ssh -T email@example.com gives you the:
Hi <name>! You've successfully authenticated, but GitHub
does not provide shell access.
message, that means your ssh setup is working. If you get a:
FATAL ERROR: Couldn't agree a key exchange algorithm ...
that means your ssh setup isn't working. Clearly there's a contradiction here, and the most likely culprit is that you have two different
ssh commands installed: one that you are using, which works, and another that Git is using, which doesn't.
This answer to Git with SSH on Windows has a lot of upvotes. I avoid Windows, so I have no idea whether this will help. (I don't even know if you're on Windows since you have not mentioned it.)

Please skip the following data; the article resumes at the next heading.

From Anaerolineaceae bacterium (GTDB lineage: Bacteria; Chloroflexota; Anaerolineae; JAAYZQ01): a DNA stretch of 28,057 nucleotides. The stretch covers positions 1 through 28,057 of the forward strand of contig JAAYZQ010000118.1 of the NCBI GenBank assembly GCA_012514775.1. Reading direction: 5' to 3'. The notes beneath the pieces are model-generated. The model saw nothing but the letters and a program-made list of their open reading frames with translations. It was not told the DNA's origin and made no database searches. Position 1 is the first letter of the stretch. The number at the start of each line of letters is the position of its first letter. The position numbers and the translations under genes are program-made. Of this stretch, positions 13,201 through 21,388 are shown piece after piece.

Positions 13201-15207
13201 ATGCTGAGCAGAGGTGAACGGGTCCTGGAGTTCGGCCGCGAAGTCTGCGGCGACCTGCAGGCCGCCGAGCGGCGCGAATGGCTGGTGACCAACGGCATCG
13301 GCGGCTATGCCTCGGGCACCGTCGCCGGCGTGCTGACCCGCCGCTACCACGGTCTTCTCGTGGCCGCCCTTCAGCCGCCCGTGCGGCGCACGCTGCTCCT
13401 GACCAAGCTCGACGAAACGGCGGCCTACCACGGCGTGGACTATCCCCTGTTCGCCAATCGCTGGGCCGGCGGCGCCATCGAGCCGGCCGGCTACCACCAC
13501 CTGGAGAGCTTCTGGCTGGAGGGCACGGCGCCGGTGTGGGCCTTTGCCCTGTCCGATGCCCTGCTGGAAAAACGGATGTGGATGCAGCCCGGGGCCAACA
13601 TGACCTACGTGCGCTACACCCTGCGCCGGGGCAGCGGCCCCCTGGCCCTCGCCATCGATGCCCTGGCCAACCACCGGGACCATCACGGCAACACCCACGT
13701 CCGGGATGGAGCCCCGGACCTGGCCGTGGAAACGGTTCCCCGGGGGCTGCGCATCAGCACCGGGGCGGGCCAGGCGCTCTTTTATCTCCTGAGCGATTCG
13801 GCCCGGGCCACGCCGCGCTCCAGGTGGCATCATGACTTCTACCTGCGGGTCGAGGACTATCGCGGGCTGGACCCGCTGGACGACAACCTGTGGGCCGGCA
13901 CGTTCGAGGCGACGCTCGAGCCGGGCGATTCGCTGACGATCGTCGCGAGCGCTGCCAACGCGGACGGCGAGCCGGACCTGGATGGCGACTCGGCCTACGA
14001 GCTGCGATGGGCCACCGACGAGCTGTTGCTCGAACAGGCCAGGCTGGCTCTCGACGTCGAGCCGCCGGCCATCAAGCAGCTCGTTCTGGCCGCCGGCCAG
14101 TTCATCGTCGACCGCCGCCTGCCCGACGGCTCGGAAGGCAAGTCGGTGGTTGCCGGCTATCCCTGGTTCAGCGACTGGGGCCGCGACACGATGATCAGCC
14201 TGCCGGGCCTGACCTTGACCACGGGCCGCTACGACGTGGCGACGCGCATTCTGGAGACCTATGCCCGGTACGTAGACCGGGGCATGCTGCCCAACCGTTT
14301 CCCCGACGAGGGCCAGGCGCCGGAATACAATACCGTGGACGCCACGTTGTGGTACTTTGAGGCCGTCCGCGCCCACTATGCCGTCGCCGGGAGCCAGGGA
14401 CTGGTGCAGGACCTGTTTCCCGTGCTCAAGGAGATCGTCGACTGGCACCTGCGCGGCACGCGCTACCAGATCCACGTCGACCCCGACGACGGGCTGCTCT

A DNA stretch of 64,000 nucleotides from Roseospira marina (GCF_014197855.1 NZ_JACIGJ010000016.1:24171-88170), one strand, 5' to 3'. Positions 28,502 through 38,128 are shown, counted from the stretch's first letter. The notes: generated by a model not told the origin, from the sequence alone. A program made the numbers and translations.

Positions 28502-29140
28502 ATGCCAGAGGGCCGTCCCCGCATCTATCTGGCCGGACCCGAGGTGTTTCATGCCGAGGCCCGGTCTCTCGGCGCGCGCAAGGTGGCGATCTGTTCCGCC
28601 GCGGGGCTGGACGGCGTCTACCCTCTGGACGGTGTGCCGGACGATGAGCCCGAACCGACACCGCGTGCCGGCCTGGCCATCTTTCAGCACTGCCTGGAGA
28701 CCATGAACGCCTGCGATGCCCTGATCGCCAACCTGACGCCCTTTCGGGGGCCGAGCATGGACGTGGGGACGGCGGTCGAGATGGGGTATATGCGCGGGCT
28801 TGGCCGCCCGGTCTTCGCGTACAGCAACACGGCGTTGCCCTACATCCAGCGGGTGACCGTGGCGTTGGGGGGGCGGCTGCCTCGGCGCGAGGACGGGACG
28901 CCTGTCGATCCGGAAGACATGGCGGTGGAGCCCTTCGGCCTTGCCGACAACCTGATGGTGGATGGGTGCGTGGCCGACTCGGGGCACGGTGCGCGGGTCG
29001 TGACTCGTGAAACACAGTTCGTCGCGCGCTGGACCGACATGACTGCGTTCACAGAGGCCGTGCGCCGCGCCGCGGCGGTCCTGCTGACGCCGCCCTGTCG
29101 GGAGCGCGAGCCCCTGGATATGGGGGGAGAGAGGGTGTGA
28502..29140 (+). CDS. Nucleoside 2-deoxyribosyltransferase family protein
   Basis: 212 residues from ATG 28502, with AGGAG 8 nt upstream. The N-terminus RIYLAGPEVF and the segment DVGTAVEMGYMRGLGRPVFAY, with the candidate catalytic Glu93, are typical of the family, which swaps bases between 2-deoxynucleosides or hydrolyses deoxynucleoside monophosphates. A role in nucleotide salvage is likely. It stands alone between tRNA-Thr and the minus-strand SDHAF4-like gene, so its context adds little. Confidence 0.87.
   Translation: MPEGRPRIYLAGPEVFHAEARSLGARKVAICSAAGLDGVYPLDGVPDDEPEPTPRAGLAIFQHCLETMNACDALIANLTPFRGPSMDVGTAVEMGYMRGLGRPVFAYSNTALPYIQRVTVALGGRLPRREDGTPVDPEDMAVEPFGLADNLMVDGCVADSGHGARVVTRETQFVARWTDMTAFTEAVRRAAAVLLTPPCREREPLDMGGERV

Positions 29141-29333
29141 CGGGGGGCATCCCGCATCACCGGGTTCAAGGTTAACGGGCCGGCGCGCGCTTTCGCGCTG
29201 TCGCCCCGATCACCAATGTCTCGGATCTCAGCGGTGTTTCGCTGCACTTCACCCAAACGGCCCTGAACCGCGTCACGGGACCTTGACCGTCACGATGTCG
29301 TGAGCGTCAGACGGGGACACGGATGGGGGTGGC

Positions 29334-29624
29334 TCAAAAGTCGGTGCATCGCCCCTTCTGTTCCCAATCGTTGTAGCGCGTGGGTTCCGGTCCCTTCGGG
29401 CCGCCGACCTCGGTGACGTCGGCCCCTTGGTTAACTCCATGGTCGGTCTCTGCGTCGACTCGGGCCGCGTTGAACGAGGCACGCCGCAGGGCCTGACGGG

Note that Git version 2.3.0 added
GIT_SSH_COMMAND, and Git version 2.10.0 added
core.sshCommand to set a value for
GIT_SSH_COMMAND. Since then, Git version 2.13.0 learned some new tricks for dealing with issues tied to variations of ssh that demand different option letters. In all cases it's important to figure out which ssh Git is running, and make sure it runs one that actually works. See the top level Git documentation for a description of all the option variables and what they do. The link here goes to a web page that may not match your own Git version, so consider running
git --help git to read that version, if your Git is very old.